• BHL copyright and licensing Public Domain Content Files Public Domain Copyrighted Content Files Metadata, OCR, Scientific NamesSLRLN March 2013 St Louis MO Trish Rose-Sandler, Missouri Botanical Garden Art of Life project
  • BHL provides data via: • APIs • Data exports • OpenURL • OAI-PMHSLRLN March 2013 St Louis MO Trish Rose-Sandler, Missouri Botanical Garden Art of Life project
  • Reuse of BHL data The website and webservice BioStor by Rod Page provides tools for extracting, annotating, and visualising information on literature from BHL (http://biostor.org/). In this example, Rod has identified articles found in the Proceedings of the United States National Museum.SLRLN March 2013 St Louis MO Trish Rose-Sandler, Missouri Botanical Garden Art of Life project
  • Reuse of BHL data Ryan Schenk is using publication dates of works in BHL to build histograms of the number of publications-per-year for specific species, In this example, the Guniea Pig (http://synynyms.no.de/ )SLRLN March 2013 St Louis MO Trish Rose-Sandler, Missouri Botanical Garden Art of Life project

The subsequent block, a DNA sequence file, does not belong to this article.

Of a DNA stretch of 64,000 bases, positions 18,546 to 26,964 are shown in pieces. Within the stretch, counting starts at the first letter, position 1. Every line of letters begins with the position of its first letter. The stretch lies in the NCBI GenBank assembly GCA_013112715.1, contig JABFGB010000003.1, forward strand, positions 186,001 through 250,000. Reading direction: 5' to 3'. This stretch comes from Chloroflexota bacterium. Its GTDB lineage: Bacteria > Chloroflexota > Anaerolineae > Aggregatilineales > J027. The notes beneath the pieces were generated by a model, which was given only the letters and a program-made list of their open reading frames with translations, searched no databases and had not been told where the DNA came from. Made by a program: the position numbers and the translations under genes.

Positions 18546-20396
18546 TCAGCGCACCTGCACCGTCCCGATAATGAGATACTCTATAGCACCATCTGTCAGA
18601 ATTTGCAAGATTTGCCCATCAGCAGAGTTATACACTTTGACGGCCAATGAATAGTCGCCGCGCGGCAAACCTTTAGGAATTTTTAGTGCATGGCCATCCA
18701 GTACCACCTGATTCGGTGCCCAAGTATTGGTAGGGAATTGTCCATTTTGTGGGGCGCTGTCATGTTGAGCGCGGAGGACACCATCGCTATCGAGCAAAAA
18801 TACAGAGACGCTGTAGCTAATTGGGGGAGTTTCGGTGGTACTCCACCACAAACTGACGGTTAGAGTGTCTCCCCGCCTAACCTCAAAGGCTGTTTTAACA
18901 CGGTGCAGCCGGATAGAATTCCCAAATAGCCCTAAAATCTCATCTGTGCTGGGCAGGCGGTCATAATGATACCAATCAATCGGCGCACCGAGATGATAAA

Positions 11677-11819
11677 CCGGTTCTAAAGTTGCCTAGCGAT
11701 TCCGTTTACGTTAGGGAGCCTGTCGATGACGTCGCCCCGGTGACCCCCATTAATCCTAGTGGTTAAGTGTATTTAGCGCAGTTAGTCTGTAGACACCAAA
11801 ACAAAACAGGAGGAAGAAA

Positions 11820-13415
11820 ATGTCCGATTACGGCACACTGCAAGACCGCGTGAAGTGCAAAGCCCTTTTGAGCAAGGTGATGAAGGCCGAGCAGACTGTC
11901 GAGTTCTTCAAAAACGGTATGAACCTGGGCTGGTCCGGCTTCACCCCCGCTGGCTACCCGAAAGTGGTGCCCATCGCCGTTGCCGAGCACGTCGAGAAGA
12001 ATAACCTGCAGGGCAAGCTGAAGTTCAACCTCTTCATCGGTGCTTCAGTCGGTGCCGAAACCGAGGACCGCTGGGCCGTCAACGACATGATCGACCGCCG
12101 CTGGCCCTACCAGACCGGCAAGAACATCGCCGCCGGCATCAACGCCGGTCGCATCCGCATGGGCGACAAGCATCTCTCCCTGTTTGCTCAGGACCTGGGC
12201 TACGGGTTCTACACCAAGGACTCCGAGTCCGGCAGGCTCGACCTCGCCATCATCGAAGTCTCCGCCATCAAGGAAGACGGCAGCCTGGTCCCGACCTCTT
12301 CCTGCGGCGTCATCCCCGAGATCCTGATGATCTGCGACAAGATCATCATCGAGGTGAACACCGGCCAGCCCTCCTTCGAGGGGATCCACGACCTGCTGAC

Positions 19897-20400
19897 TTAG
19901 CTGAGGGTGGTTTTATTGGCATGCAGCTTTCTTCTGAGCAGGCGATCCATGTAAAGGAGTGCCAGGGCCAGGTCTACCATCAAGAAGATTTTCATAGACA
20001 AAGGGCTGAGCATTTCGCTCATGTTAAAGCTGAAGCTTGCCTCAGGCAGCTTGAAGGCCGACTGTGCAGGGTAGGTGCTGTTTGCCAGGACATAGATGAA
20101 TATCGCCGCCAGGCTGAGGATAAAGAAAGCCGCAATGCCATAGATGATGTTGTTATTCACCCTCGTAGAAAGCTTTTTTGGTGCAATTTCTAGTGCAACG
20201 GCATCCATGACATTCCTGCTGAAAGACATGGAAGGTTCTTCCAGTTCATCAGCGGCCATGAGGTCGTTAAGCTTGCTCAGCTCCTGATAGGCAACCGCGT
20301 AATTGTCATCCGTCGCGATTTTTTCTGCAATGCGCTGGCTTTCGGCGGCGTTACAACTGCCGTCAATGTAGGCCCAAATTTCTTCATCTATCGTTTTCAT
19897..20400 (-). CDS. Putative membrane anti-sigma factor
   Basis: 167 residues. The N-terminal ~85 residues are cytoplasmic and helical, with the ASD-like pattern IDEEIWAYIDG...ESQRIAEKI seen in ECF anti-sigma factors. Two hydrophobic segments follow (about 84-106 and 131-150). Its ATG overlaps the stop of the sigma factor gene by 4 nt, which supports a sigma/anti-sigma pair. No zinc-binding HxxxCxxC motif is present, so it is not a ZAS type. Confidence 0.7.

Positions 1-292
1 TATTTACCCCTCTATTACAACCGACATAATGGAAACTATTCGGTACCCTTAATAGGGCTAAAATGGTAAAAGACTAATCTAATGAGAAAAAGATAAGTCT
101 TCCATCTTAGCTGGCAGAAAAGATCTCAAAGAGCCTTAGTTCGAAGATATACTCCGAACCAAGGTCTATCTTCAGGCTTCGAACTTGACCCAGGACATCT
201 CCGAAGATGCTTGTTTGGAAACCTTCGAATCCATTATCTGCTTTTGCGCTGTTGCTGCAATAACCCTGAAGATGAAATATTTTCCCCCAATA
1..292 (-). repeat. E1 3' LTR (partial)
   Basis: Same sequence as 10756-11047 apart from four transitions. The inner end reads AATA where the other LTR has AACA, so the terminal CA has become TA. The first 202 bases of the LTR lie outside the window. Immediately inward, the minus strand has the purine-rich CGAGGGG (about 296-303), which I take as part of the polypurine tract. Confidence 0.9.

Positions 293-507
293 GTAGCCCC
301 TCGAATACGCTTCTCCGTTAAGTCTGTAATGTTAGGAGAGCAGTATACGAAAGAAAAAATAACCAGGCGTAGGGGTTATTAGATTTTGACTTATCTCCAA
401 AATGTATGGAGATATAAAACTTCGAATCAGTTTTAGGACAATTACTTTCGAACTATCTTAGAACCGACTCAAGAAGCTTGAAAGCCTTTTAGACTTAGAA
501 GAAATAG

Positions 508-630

• SLRLN March 2013 St Louis MO Trish Rose-Sandler, Missouri Botanical Garden Art of Life project
  • Why the need for Art of Life? Problem statement – users want access to images, access to images is limited to page by page scroll or viewing selection of images in Flickr, not searchable by image content (e.g. corn, zea mays)SLRLN March 2013 St Louis MO Trish Rose-Sandler, Missouri Botanical Garden Art of Life project
  • SLRLN March 2013 St Louis MO Trish Rose-Sandler, Missouri Botanical Garden Art of Life project
  • 5 Primary Objectives of Art of Life Objective 1: Define an appropriate metadata schema for natural history illustrations Objective 2: Build software tools to automatically identify illustrations in the BHL corpus Objective 3: Enhance existing tools to enable the initial sorting, viewing, and editing of these identified visual resources. Objective 4: Integrate tagging applications to enable a community of users to edit descriptive metadata for the illustrations Objective 5: Integrate the descriptive metadata generated by users back into BHL portal both for access and preservation SLRLN March 2013 St Louis MO Trish Rose-Sandler, Missouri Botanical Garden Art of Life project